In 2004 De Klerk announced that he was quitting the New National Party and seeking a new political home after it was announced that the NNP would merge with the ruling ANC. That same year, while giving an interview to US journalist Richard Stengel, De Klerk was asked whether South Africa had turned out the way he envisioned it back in 1990. To which his response was: "There are a number of imperfections in the new South Africa where I would have hoped that things would be better, but on balance I think we have basically achieved what we set out to achieve. And if I were to draw balance sheets on where South Africa stands now, I would say that the positive outweighs the negative by far. There is a tendency by commentators across the world to focus on the few negatives which are quite negative, like how are we handling AIDS, like our role vis--vis Zimbabwe. But the positives — the stability in South Africa, the adherence to well-balanced economic policies, fighting inflation, doing all the right things in order to lay the basis and the foundation for sustained economic growth — are in place."

In 2006 he underwent surgery for a malignant tumour in his colon, discovered after an examination on 3 June. His condition deteriorated sharply, and he underwent a second operation after developing respiratory problems. On 13 June it was announced that he was to undergo a tracheotomy He has since recovered and on 11 September 2006 gave a speech at Kent State University's Stark Campus in North Canton, OH. In 2006, he underwent triple coronary artery bypass surgery.

In 2000 De Klerk established the pro-peace FW de Klerk Foundation of which he is the chairman. De Klerk is also chairman of the Global Leadership Foundation, an organisation he established after retiring from office. Formally inaugurated in March 2004, the Global Leadership Foundation works to "promote good governance - democratic institutions, open markets, human rights and the rule of law - and to contribute to the prevention and resolution of conflict through mediation."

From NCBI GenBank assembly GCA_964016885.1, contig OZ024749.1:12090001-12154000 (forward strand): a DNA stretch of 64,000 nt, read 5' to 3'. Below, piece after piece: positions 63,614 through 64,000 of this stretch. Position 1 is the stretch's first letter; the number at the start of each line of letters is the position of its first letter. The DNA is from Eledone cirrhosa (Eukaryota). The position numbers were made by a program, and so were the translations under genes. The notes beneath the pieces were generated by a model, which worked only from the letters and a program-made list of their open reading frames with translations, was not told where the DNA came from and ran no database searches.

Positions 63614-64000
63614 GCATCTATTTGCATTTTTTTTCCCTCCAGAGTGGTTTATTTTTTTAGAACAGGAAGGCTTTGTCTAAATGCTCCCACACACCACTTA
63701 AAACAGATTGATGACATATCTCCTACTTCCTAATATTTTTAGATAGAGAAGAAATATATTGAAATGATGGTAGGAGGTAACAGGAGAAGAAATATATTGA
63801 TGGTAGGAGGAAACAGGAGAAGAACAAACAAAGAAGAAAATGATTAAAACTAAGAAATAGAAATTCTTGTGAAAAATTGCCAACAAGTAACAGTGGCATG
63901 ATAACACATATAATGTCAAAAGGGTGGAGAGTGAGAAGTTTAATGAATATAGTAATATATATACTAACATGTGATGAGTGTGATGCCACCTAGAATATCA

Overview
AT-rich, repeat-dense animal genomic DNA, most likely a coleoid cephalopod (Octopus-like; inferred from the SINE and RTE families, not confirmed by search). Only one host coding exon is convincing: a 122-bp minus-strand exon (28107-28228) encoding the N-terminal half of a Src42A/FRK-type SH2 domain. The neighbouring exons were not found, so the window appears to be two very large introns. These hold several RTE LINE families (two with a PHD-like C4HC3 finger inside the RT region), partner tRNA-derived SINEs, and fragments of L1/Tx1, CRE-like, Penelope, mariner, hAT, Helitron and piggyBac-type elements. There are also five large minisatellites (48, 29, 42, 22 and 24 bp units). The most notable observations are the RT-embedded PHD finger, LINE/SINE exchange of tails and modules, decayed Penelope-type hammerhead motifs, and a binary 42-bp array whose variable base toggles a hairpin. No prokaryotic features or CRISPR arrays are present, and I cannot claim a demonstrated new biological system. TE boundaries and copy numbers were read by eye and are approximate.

In January 2007 De Klerk was a speaker promoting peace and democracy in the world at the "Towards a Global Forum on New Democracies" event in Taipei, Taiwan, along with other dignitaries including Poland's Lech Walesa and Taiwan President Chen Shui-Bian.

FW de Klerk is an Honorary Patron of the University Philosophical Society and Honorary Chairman of the Prague Society for International Cooperation. He has also received the Gold Medal for Outstanding Contribution to Public Discourse from the College Historical Society for his contribution to ending apartheid.

In October 2008 De Klerk spoke at Brigham Young University concerning the global politics and role of the United States as the world's last remaining superpower.

The De Klerk Name

The name 'De Klerk' (literally meaning "the clerk" in Dutch) is derived from Le Clerc, Le Clercq, and De Clercq and is of French Huguenot origin, as are a great number of other Afrikaans surnames, reflecting the large number of French Huguenot refugees who settled in the Cape beginning in the seventeenth century as refugees escaping religious persecution.











This web page was last updated on: 09 December, 2008